If you want pro results and performance out of your camera, a little versatility, and the ability to shoot beautiful twilight landscapes then forget ultra light backpacking. I am carrying the lightest outfit I’ve ever carried on a backpack trip and it still weighs in at 3 to 5.5 lbs depending on which tripod I take. So my base weight will always be more than the 13-15 lb average of most PCT hikers. Carrying this extra weight day in and day out may slow my pace down. I don’t know. After a lot of research and rentals, it is unthinkable to take a trip of this magnitude and NOT have a pro level and capable camera.
This is the death grip my perfectionism has on me. If that were not the case I would have gone with one of the fabulous 1” sensor cameras from Sony or Fujifilm. They are amazing in terms of performance and light weight. I just don’t see the quality in the files to be used in 18-24 inch calendars and magazine double page spreads.
My outfit will be minimalistic and consist of one body and lens, a few filters and a small but sturdy tripod. I’m apprehensive about not taking a speed light for lighting tents, and fill light on portraits and trail action imagery but that may change. My Sony A6300 is new to me and thus far I have not had the time to check out their speedlight system.
I’ve spend months researching what might be the best trail cameral outfit. For my needs and photographic style. My current Canon outfit is great in performance and quality. It is the weight that is killing me and has prompted me to search for another backpacking photo platform. It was tough to determine what outfit would best fit my demanding criteria of: professional image quality, performance, and weight savings and mobility for a very long trip. On my many backpack trips in the past 10 years I have just endured carrying heavier gear on 5-7 day backpack trips. I’ve carried a Canon 5D and 5DIII (I skipped the Mark II) with one lens, 2 filters and spare battery. My current outfit had been a Canon 5DIII with a 24-70F4L. That set up with a spare battery, polarizer and grad ND filters in the F-Stop Gear Navin case came in at 5 lbs. That does not include a tripod or speedite, both of which I find hard to travel without. Those 2 add another 3 lbs. So every day, I am carrying an additional 8 lbs of base weight over what other thru hikers carry.
There were many cameras that excelled in one or two of my 3 criteria mentioned above but only one that seemed to fit all 3. The 1” sensor point and shoot cameras are amazing! I just couldn’t fathom going to the places I will be seeing and only having a 1” sensor. Those cameras would be a limiting factor to calendar and big print sales. Many shooters thought the obvious choice was the Sony A7RII because of it’s amazing 42mp full frame sensor. I would love to have that many pixels in every image but do I really need them? That body with equivalent lenses just didn’t represent a significant weight savings over what I currently used. The ideal combination is the Sony A6300 with the Sony-Zeiss 16-70F4. This combination with spare battery and the same two filters weighs in at 2.9 lbs. A 2 pound weight savings on a backpack outfit that I’ll wear for 150 days is very significant!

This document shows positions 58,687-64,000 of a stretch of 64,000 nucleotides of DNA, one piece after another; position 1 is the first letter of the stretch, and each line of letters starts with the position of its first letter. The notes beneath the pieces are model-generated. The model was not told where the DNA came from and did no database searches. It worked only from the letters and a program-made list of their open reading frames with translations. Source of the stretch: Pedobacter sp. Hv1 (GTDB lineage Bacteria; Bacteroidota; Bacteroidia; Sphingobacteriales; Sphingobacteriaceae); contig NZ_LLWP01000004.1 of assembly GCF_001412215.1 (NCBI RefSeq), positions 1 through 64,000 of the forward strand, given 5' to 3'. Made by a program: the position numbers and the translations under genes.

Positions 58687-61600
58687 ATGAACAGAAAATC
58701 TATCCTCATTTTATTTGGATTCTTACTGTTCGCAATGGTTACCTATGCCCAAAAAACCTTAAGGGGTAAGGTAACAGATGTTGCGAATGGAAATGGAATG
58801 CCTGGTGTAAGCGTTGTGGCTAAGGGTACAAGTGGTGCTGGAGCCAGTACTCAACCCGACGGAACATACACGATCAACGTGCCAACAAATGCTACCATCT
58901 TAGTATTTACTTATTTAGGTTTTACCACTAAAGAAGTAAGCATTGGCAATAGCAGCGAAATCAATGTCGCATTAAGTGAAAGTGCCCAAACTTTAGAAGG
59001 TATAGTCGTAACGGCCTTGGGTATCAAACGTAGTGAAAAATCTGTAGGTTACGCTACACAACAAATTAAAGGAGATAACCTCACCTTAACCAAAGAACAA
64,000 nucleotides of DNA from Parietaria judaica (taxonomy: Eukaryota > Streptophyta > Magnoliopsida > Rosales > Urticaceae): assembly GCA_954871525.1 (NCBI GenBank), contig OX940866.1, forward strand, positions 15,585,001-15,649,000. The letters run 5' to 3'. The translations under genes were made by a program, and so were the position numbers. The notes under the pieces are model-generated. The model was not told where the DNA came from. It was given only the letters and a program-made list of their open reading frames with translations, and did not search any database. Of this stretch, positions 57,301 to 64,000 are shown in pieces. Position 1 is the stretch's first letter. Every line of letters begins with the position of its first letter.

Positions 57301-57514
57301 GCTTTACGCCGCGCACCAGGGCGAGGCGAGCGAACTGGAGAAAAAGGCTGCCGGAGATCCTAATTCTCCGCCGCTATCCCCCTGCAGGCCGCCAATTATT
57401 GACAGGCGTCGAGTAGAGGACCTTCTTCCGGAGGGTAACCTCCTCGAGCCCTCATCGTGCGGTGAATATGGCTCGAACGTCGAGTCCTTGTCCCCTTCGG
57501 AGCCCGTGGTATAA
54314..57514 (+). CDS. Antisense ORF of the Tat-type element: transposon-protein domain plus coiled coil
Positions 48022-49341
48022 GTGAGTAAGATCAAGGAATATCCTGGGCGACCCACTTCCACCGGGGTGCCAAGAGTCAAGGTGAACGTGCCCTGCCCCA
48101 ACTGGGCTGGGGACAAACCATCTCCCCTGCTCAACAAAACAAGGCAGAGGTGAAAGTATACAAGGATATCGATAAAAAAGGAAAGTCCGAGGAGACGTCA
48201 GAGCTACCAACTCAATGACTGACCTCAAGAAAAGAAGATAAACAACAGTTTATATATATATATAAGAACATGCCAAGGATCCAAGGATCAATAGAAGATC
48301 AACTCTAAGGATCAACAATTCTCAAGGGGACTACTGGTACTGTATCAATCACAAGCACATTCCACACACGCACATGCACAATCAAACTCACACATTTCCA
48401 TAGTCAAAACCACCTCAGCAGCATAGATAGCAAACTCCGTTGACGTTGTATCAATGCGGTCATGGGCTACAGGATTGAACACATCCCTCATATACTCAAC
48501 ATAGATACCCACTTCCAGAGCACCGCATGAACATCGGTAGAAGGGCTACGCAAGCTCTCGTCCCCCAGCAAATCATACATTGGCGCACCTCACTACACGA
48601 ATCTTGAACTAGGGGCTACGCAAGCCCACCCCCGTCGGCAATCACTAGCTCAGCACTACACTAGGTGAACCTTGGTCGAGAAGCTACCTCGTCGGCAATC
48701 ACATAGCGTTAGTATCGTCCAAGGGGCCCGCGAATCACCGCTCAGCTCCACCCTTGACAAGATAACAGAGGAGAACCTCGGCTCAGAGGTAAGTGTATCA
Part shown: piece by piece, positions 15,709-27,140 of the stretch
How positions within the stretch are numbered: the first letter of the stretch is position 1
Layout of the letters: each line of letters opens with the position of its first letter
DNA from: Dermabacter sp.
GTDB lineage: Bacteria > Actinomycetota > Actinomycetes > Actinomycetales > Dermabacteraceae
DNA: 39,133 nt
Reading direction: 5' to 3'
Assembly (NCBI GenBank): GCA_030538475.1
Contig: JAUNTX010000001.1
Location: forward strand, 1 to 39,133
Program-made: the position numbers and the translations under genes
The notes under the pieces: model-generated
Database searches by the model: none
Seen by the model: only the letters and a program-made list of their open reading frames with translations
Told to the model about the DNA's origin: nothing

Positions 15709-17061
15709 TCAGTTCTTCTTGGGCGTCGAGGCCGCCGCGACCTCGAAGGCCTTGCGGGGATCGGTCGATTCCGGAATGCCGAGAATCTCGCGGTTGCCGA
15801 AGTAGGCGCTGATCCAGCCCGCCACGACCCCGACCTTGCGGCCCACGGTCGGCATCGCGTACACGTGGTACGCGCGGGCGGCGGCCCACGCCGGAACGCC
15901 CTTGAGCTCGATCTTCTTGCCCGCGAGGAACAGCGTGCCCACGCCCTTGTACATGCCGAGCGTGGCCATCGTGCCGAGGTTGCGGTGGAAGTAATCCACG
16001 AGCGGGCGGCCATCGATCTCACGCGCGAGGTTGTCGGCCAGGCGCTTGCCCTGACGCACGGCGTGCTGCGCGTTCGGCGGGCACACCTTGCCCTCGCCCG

At first glance the image quality is outstanding. It is better than what I thought it would be for a cropped sensor. It seems comparable to the Canon 5DIII with 24-70F4 combo with essentially the same number of megapixels at 24. It will take some time to get used to a different set of buttons and menu functions. So far I love the small, non intimidating size of both the camera and lens. It fits easily in the Navin case along with the filters. I normally carry the case on my chest for quick access while hiking.
I’m on the fence with a tripod. The ReallyRight Stuff Pocket Pod is very sturdy and light. When paired with their Microball head the support weighs in at .5lb. It is limiting as I have to find a rock or stump to perch it on or shoot in areas void of any tall vegetation and all my shots will be from a pica’s point of view. My old series 1 Gitzo carbon fiber with the lightest Really Right Stuff BH25 head weighs in at 2.1lbs. That is still a great weight for the height and sturdiness it offers. I will take it on a few stretches where I anticipate the potential for aspirational landscapes where I’m only carrying a few days worth of food. The stretches where I have to carry a week or more I will take the Pocket Pod.
About the gear picture: Camera: Sony A6300 with 64GB SanDisk Extreme Pro card. Lens: Zeiss Vario-Tessar 16-70/F4 ZA OSS (24-105 full frame equivalent). Filters: Singh-Ray Galen Rowell 3 stop, hard step graduated ND 4×6 (I find the most useful for mountain/canyon photography), B+W circular polarizer (55mm). I have a pro Lee holder for grad ND’s. To save weight, I will hand hold the filter. Camera Support: Really Right Stuff: dedicated plate for the A6300, Pocket Pod with Micro Ballhead Case: F-Stop Gear Navin holster. Accessories: 2 extra SD cards, 2 extra batteries with charger, lens pen. The entire ensemble pictured here is 3.5lbs. This is the lightest pro level outfit I’ve carried on a backpack trip thus far. My Canon 5DIII with 24-70/F4 L ALONE, weighs this much. That doesn’t include tripod, extra batteries and filters! (Not pictured here: Gitzo 100 series (old, not made anymore) carbon fiber tripod with Really Right Stuff BH25 ballhead which weighs in at 2.1lbs. And it gets me up to a height of 45 inches.)